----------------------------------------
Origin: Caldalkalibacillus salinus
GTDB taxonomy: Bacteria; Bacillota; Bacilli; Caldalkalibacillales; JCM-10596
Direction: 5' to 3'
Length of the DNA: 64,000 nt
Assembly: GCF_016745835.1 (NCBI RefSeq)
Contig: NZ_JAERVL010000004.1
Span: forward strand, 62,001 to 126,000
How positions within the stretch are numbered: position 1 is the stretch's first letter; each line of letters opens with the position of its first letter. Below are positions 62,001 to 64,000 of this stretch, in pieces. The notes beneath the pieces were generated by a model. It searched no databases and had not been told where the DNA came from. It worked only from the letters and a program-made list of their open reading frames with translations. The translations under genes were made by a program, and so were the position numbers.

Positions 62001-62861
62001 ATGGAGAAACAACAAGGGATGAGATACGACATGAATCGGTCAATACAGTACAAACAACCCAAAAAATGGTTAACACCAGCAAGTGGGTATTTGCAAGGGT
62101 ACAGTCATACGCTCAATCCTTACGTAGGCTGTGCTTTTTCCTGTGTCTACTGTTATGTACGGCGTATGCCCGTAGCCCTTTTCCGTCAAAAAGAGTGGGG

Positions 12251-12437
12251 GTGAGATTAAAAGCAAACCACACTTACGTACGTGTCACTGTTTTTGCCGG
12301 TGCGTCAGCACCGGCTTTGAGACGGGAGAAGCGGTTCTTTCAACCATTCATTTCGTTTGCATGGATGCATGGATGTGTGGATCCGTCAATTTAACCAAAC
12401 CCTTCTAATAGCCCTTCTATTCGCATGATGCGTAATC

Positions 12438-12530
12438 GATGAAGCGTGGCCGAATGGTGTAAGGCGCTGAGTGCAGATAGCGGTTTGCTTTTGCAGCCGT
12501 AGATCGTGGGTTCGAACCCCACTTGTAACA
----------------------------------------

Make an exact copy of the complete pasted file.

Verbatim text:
Origin: Caldalkalibacillus salinus
GTDB taxonomy: Bacteria; Bacillota; Bacilli; Caldalkalibacillales; JCM-10596
Direction: 5' to 3'
Length of the DNA: 64,000 nt
Assembly: GCF_016745835.1 (NCBI RefSeq)
Contig: NZ_JAERVL010000004.1
Span: forward strand, 62,001 to 126,000
How positions within the stretch are numbered: position 1 is the stretch's first letter; each line of letters opens with the position of its first letter. Below are positions 62,001 to 64,000 of this stretch, in pieces. The notes beneath the pieces were generated by a model. It searched no databases and had not been told where the DNA came from. It worked only from the letters and a program-made list of their open reading frames with translations. The translations under genes were made by a program, and so were the position numbers.

Positions 62001-62861
62001 ATGGAGAAACAACAAGGGATGAGATACGACATGAATCGGTCAATACAGTACAAACAACCCAAAAAATGGTTAACACCAGCAAGTGGGTATTTGCAAGGGT
62101 ACAGTCATACGCTCAATCCTTACGTAGGCTGTGCTTTTTCCTGTGTCTACTGTTATGTACGGCGTATGCCCGTAGCCCTTTTCCGTCAAAAAGAGTGGGG

Positions 12251-12437
12251 GTGAGATTAAAAGCAAACCACACTTACGTACGTGTCACTGTTTTTGCCGG
12301 TGCGTCAGCACCGGCTTTGAGACGGGAGAAGCGGTTCTTTCAACCATTCATTTCGTTTGCATGGATGCATGGATGTGTGGATCCGTCAATTTAACCAAAC
12401 CCTTCTAATAGCCCTTCTATTCGCATGATGCGTAATC

Positions 12438-12530
12438 GATGAAGCGTGGCCGAATGGTGTAAGGCGCTGAGTGCAGATAGCGGTTTGCTTTTGCAGCCGT
12501 AGATCGTGGGTTCGAACCCCACTTGTAACA